Maripol: Well it definitely was a reaction to being brought up in a strict environment. When I came to America, there was a lot of decadence in New York in the early 70’s because the city was bankrupt and you could do whatever you want! Sex was wild in Studio 54 and in Max’s Kansas City. We were all sort of kids of the father Andy Warhol. So, there was no different between she-male or female. I was very struck by androgyny and I actually you see a lot of this in my book. I would dress up beautiful males who weren’t necessarily by boyfriend.
Claire Barrow: Let me see.
Maripol: See here, I look more like a boy and he looks like the girl – I made him up.
Claire Barrow: The reason I got into fashion was to sort of be naughty. I mean, I’m from the North East of England and I’m quite normal. I went to school, then college and the thing that I liked about fashion was that I could do something to break the rules.
DD: Like, provocation?
Maripol: Definitely, it’s exactly what it is! I never published poetry before this book and they’re not really shocking, but a lot of them talk about love, lost love, and sex. Of course, there are 69 poems! (Laughs)
DD: This idea of poetry is really interesting, because Claire the way you draw and illustrate your work is poetry in a sense…
Claire Barrow: Yeah, I mean, I can’t write poetry and it’s not something that I’ll ever be able to do…
Maripol: But, like she said, I think through your painting there is definitely a poetry. You’re giving a message through form and colours.
Claire Barrow: Yeah.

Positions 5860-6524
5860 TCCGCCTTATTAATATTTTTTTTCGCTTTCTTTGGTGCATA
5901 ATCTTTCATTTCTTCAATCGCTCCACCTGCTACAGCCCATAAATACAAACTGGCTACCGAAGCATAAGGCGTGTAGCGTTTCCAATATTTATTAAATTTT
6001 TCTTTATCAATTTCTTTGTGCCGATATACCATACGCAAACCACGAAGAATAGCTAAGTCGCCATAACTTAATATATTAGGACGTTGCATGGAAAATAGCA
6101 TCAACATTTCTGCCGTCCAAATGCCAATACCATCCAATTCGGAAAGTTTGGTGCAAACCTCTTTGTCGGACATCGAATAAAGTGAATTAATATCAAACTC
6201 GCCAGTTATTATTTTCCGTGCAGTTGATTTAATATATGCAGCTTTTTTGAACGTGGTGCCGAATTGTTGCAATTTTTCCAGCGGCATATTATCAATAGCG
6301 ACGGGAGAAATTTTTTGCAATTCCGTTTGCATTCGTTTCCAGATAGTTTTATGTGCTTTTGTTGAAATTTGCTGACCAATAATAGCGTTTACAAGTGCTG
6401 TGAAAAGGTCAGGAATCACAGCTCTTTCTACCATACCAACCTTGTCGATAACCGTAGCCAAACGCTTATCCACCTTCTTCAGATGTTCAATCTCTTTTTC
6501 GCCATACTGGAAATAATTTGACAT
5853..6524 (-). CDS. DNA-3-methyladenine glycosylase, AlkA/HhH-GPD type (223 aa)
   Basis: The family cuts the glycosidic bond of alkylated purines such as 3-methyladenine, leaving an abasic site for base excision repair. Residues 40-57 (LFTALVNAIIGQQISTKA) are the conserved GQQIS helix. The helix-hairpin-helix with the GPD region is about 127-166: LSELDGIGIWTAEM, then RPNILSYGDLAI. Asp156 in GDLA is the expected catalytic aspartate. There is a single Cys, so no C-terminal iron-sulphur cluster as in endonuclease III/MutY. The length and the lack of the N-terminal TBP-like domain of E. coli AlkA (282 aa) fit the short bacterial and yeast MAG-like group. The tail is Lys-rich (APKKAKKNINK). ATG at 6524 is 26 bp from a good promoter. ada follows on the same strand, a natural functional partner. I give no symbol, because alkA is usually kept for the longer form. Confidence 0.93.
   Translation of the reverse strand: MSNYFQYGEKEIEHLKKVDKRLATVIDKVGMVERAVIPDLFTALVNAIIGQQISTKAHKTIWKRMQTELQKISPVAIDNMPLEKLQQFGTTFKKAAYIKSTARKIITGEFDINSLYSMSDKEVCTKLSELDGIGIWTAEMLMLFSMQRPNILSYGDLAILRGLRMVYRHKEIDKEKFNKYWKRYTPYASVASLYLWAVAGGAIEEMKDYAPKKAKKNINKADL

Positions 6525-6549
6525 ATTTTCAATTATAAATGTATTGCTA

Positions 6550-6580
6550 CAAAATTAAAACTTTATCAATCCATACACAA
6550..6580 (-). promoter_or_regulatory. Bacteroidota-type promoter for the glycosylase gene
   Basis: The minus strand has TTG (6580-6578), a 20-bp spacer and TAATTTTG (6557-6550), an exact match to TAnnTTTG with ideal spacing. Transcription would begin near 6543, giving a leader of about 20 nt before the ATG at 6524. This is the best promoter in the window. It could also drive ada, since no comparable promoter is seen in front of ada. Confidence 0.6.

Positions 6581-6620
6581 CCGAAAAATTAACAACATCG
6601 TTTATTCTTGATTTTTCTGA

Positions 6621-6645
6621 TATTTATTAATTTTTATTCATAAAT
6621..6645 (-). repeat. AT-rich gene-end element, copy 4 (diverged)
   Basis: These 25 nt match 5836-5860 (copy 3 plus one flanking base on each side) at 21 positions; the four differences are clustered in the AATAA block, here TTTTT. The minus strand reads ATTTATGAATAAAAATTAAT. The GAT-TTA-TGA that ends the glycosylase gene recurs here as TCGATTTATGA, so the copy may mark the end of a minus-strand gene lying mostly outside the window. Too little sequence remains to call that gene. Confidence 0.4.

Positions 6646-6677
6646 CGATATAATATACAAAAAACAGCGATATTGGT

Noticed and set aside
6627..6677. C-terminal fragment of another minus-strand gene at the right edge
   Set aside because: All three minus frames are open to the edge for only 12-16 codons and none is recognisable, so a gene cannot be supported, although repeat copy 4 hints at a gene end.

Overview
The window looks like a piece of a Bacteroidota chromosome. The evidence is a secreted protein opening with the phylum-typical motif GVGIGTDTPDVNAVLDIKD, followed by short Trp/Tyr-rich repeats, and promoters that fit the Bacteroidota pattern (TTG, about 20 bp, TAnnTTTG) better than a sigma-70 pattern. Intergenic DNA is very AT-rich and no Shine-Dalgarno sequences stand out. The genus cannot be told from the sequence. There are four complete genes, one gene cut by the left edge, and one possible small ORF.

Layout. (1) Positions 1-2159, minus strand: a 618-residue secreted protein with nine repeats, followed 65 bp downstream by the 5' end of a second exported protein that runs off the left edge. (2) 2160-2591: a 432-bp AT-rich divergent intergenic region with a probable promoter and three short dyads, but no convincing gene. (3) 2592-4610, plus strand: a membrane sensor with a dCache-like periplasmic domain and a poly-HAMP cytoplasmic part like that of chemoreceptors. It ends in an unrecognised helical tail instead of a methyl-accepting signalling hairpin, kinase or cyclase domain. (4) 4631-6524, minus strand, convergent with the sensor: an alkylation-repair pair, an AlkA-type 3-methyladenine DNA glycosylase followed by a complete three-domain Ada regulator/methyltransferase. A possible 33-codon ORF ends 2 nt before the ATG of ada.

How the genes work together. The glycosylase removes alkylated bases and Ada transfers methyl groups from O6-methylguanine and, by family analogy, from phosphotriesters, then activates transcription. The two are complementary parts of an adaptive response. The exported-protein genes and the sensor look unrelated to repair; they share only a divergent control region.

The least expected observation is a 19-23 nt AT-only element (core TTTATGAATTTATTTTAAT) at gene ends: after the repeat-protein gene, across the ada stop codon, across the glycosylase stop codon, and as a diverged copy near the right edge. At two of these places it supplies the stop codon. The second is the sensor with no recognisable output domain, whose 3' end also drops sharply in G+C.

DD: Do both of you think it’s harder to be provocative?
Maripol: I don’t think so.
Maripol: The difference is now you’re being judged much more quickly because of all the social media. Like, who is that girl in America? Miley Cyrus?
Claire Barrow: Yeah.
Maripol: She’s getting really bumped out because of what? Nude pictures? But, America is weird, I wouldn’t compare to other places... There has also been that extreme pornography. I think the thing that they import the most in America is pornography, and if you go on the sites, most of them are weird business and they are manufacturing pornography.
Claire Barrow: I mean it’s hard to do shocking in a way that’s progressive, because everything seems to be done already.
Maripol: Well, if you open a book of Terry Richardson, it’s really right in your face – you know? I don’t do that kind of work, I don’t think I could. I’m not really interested in seeing his cock every two seconds.
DD: Yeah, which you do in every other image
Maripol: …or the sperm that comes out of it!
DD: How did you go about editing all of the erotic works in the book?
Maripol: It took about eight months. There were times when I was quite uncomfortable and and all of a sudden I found myself being Puritan! I think I kept saying, ‘Okay. That’s it. Now I’m never going to be able to be a Nun, now I’m never going to be able to get into politics and then I’m never going to be able to show this book to my mum!’
MARIPOLA X is out now via Le Livre Art Publishing.